For six years you are to sow your fields and harvest the crops, but during the seventh year let the land lie unplowed and unused. Then the poor among your people may get food from it, and the wild animals may eat what they leave. Do the same with your vineyard and your olive grove. (Exod. 23:10–11; also Lev. 25:1–7, emphasis added)
God has equal concern for the humane treatment of domestic animals. This is expressed in Proverbs 12:10: “A righteous man cares for the need of his animal,” and in God’s instructions on the care of farm animals (e.g. Deut. 22:1-4). Moses directed the Israelites to work only six days so that on the seventh day their oxen and donkeys may rest (Exod. 23:12). He instructed them not to “muzzle an ox while it is treading out the grain,” apparently so it may feed on what drops to the ground (Deut. 25:4). God’s command to protect domestic animals also included an enemy’s livestock (Exod. 23:4–5).
Animals Have Value to God Independent of People
Nowhere does the Bible communicate God’s love and joy for animals, independent of His even greater love and joy for people, more clearly than in Job 38 and 39 (the longest passage in the Bible that focuses on non-human creation) and Psalm 104 (the most descriptive passage of God preparing nature to support animal life). These passages mention specific animals and specific habitats, which God prepared for individual varieties of animals. The wild donkey was given “the wasteland as a home, the salt flats as his habitat” (Job 39:6). The Ostrich “lays her eggs on the ground and lets them warm in the sand” (13-14). The eagle builds “his nest on high” and “dwells on a cliff . . . a rocky crag is his stronghold” (27-28). God “makes springs pour water into the ravines; it flows between the mountains” to give “water to all the beasts of the field.” There “the wild donkeys quench their thirst” (Ps. 104:10-11). God waters the trees He created, and there “the birds make their nests; the stork has its home in the pine trees. The high mountains belong to the wild goats; the crags are a refuge for the coneys” (17-18). God “provides food for the raven (Job 38:41) and the lions “seek their food from God” (Ps. 104:21). Indeed, all animals, the Psalmist declares, look to God “to give them their food at the proper time” (v. 27), and He sends His “Spirit” to give animals life (v. 30).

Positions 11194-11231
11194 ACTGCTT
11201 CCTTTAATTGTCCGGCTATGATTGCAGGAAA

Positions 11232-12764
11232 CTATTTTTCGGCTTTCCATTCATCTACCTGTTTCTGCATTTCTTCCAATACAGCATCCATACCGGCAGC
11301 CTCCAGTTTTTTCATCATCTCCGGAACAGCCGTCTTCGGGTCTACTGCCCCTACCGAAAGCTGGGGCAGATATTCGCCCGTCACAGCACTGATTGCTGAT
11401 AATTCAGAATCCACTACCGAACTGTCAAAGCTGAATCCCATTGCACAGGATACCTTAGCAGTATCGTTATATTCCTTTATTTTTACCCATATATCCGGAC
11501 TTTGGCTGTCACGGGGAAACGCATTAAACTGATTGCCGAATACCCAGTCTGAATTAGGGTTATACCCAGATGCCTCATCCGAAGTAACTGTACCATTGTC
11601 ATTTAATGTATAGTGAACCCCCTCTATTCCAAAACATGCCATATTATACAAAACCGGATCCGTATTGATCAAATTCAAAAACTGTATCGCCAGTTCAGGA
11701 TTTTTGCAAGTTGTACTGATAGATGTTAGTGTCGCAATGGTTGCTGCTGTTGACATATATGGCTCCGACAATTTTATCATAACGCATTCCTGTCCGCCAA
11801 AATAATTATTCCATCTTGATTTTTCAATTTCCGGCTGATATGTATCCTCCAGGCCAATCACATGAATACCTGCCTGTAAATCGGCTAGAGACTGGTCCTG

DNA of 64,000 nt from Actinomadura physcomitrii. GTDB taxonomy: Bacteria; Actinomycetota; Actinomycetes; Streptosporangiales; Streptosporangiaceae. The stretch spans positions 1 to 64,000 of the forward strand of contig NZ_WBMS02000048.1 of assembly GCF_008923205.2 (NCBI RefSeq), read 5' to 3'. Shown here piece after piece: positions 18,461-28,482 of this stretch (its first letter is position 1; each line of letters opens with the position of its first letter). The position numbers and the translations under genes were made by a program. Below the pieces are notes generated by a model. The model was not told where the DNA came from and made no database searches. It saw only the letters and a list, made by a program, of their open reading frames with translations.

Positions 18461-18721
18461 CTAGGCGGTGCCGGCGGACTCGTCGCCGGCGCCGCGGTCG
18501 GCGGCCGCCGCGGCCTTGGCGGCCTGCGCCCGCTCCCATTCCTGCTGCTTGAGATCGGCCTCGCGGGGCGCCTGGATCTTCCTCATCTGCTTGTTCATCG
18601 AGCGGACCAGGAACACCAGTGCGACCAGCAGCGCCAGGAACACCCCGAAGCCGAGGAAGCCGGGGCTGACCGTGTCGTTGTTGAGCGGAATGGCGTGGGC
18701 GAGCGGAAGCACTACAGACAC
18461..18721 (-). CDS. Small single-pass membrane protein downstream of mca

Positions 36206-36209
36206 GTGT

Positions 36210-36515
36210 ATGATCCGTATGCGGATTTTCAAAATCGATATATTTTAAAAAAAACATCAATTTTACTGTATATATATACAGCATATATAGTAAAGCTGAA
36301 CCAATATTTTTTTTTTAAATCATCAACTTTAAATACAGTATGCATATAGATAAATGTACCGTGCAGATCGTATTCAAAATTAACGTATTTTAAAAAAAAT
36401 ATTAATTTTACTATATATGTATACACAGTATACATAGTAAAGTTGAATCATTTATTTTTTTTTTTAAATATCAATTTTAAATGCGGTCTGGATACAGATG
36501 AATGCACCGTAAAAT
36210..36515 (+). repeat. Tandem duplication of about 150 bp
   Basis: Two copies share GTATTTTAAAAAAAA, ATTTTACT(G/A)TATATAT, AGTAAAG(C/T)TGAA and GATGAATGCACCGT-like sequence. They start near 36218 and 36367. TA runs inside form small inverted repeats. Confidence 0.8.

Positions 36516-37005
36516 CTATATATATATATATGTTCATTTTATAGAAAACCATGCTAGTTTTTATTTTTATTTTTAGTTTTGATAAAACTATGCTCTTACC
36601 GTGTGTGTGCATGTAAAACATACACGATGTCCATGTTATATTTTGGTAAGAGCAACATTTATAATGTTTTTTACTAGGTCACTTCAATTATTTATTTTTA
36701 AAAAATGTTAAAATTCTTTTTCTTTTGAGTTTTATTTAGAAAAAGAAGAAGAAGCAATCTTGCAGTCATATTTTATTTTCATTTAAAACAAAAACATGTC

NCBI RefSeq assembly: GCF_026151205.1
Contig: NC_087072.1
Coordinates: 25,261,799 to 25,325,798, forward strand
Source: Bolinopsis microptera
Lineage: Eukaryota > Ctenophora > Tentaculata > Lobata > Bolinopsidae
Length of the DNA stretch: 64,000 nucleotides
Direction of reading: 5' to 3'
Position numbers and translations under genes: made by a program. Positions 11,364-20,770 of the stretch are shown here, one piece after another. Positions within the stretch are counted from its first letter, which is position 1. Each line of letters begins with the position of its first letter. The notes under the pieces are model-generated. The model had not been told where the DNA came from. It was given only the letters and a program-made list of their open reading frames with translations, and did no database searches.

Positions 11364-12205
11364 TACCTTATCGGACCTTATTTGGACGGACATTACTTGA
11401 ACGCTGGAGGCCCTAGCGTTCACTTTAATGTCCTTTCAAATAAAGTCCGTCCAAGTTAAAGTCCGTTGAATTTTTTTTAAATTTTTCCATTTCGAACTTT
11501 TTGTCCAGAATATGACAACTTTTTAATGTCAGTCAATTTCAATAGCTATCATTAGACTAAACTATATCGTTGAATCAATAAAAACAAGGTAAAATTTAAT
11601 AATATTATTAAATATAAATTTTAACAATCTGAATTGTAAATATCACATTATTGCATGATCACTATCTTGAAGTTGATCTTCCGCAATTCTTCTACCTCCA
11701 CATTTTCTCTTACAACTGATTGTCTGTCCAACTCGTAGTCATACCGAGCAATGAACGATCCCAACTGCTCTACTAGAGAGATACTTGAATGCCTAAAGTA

There are two significant things we can learn from these passages. First, God provides food, shelter, and habitats for wild animals apart from human considerations. Second, only God is present and observes much of what happens in nature. In many of His reflections on wild nature, humans are totally absent. God causes rain to “water a land where no man lives, a desert with no one in it (Job 38:26). He asked Job. “Do you know when the mountain goats give birth? Do you watch when the doe bears her fawn? Do you count the months till they bear? Do you know the time they give birth?” (39:1-2). The self-evident answer to these rhetorical questions is that only God observes these events and is present when they occur.
In sum, God not only created animals and gives them life by His Spirit (Ps. 104:30), but He continues His care by establishing their habitats, providing their shelter, and giving them their daily food. Animals have intrinsic worth and value to God because He created and values them. So, does the Bible say much about animals? It says a lot, and I’ve given you just a sample. You might also like to read Job 38:41; Ps.136: 25; 145:15-16; 147:9; Joel 1:19-20; 2:21- 22; Luke 12:24 and many other passages. In next week’s blog article we’ll look at Jesus’ attitude toward animals.